Unfortunately, however, spelling out a supervenience version of phenomenalism will not be an immediately straightforward affair. Materialist supervenience is usually stated thus: it is necessary that two particulars, regardless of whether or not they belong to the same possible world,(31) that share precisely the same physical properties, also share precisely the same mental properties. What would be the phenomenalist analogue of such a supervenience claim?
The persistence of physical objects while unobserved makes it problematic to state phenomenalism in terms of particulars possessing properties. Since it must be possible for there to be a table in the room even when no one is looking, a phenomenalism stated in terms of particulars and properties would have to appeal to possible but non-actual sensory property-instances. After all, the physical-property instances of the unobserved table would have to supervene on sensory-property instances, and the latter could not be actual given the assumption that no one is actually witnessing the situation. But to admit possible yet non-actual sensory-property instances into one's ontology offends too greatly against Ockham's razor. I conclude that the variables of phenomenalist supervenience should not range over properties.
There is still hope. Supervenience theses are sometimes stated in terms of facts rather than individuals possessing properties.(32) This has come to be known as global supervenience.(33) On one materialist construal of global supervenience, two possible worlds that are indiscernible with respect to physical truths are also indiscernible with respect to mental truths. If one assumes that all truths are determined by physical truths, then the materialist thesis would be that any two worlds that are physically indiscernible are the same world.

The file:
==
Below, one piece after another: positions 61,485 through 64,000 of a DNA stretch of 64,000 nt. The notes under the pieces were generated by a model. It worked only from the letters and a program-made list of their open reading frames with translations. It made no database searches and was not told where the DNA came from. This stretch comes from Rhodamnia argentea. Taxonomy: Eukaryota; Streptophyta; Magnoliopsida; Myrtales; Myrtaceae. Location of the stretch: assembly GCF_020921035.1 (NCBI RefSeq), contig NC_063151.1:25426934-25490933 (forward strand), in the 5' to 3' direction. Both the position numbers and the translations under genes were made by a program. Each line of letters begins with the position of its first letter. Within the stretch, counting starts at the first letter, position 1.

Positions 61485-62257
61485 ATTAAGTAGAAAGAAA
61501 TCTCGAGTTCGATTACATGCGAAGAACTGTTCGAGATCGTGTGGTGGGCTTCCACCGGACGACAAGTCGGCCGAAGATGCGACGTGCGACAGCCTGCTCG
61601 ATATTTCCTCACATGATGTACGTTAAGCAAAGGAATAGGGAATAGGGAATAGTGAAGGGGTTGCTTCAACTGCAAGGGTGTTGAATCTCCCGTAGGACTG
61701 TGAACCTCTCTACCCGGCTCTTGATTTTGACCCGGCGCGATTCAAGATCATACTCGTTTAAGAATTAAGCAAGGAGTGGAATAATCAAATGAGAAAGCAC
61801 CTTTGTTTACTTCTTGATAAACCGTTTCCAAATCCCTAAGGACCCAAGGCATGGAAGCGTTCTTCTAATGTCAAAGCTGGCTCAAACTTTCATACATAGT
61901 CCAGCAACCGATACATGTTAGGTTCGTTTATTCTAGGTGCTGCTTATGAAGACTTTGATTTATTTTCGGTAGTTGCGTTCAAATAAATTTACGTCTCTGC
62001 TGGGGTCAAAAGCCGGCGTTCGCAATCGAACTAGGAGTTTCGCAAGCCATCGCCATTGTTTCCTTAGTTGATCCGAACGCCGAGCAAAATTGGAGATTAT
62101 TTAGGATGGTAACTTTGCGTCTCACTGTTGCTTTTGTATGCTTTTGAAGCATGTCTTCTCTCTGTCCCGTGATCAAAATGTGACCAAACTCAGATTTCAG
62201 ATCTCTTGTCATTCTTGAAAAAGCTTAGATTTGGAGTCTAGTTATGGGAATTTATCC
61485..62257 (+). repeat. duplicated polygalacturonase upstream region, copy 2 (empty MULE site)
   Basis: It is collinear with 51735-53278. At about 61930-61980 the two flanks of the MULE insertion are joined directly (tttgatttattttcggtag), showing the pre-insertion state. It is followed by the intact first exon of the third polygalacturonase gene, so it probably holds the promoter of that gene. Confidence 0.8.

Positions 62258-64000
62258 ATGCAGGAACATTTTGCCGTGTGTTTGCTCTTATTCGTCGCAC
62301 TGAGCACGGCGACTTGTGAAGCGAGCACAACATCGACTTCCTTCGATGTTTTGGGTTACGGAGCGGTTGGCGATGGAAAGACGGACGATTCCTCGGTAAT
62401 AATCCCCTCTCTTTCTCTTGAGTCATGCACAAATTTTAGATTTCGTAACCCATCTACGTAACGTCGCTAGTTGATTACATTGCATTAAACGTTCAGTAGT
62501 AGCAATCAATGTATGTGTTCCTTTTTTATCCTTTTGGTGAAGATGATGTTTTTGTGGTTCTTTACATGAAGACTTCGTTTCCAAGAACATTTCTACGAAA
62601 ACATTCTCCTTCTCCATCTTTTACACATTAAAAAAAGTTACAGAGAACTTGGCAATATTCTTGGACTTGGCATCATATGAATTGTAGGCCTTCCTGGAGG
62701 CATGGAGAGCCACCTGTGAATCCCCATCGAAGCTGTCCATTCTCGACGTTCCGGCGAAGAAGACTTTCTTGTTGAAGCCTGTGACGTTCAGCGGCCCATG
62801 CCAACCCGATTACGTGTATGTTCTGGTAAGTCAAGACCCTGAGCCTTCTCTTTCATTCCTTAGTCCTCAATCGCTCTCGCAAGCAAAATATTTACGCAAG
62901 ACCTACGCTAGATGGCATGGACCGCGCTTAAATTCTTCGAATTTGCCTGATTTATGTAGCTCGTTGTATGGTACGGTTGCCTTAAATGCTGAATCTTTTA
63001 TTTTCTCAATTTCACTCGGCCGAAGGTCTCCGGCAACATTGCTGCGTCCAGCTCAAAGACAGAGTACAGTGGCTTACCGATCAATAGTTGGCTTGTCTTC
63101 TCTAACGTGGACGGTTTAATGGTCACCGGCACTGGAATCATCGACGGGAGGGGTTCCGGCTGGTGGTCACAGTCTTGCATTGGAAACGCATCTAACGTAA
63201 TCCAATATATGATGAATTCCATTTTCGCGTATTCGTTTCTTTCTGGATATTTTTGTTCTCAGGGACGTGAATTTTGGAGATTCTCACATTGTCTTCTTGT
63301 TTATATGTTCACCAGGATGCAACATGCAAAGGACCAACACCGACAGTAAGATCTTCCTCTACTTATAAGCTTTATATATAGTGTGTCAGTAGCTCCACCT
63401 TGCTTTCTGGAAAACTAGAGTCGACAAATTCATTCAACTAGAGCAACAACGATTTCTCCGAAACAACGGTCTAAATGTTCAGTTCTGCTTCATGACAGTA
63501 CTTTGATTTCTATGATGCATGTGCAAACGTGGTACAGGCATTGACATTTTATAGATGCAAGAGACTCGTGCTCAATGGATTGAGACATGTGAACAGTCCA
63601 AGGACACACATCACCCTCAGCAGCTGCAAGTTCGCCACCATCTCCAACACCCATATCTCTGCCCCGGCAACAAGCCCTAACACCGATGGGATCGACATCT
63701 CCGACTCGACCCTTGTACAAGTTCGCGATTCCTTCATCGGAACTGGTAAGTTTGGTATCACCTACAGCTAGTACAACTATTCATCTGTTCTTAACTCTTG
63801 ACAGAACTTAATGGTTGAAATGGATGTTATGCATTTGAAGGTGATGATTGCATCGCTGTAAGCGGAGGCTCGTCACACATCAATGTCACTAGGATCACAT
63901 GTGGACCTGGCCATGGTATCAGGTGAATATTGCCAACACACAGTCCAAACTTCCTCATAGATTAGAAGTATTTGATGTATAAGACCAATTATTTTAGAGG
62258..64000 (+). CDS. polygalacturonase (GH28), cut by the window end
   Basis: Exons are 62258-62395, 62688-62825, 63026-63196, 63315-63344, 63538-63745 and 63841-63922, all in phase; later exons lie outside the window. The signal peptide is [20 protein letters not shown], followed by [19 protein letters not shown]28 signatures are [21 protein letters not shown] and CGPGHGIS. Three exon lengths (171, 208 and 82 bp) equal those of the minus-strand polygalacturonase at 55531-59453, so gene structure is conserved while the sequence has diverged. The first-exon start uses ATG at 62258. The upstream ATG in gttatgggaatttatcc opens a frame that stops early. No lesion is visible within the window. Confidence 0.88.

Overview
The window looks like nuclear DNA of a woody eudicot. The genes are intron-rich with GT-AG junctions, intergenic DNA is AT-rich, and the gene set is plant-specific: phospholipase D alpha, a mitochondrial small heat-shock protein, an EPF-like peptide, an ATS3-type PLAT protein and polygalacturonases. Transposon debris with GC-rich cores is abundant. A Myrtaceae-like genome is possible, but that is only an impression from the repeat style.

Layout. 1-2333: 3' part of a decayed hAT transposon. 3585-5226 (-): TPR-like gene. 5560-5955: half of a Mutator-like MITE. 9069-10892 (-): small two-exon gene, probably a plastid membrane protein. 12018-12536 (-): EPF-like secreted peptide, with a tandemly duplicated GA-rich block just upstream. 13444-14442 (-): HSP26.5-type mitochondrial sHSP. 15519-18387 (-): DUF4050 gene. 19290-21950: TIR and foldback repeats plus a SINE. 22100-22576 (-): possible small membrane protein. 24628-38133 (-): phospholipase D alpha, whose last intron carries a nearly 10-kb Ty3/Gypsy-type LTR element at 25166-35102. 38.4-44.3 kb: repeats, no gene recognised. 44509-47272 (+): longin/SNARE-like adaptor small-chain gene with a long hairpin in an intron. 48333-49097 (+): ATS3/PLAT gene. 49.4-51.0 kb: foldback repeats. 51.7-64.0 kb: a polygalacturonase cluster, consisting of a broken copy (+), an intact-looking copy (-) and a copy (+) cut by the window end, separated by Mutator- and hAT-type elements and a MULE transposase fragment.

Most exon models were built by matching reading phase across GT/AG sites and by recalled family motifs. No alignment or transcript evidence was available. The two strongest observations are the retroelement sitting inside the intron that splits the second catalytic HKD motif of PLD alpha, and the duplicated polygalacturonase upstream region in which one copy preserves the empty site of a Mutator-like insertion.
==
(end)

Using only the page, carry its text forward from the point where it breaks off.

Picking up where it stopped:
This suggests what may be a promising start for attempting to revive phenomenalism in a supervenience form: two possible worlds that are indiscernible with respect to sensory truths are also indiscernible with respect to physical truths. If one assumes that all truths depend upon sensory truths, then the phenomenalist thesis would be that any two worlds that are indistinguishable with regard to sensory truths are the same world. In order to allow for material objects existing unperceived, one must also include subjunctive sensory truths in the supervenience base, e.g. were one to have sensory experiences x, y, and z, this would probabilify one's having sensory experiences X, Y, and Z. So this sort of phenomenalism must admit hypothetical sensory states of affairs. (However, it need not admit possible but non-actual instances of sensory properties as would a phenomenalist supervenience stated in terms of properties and particulars.)
In order to make this thesis more vivid, let's introduce some terminology. Consider all the sensory truths for some given world W. Call this the sensory Book on W. Let the physical Book on W refer to the set of all physical truths in W.(34) According to the above initial formulation, to say that the physical globally supervenes on the sensory is to say that sameness of sensory Book on any two possible worlds guarantees sameness of physical Book.(35)
Now we have a theory which, while phenomenalist, does not require that any claim that a physical object exists be translatable into some statement of purely sensory fact. Instead, we have the looser claim that, for any possible world, the physical facts as a whole could not be other than what they are given the sensory facts. So this type of phenomenalism is not the translational phenomenalism of A. J. Ayer. It is perhaps better described as factual phenomenalism, the claim that physical facts supervene upon sensory facts.
Phenomenalism and Scepticism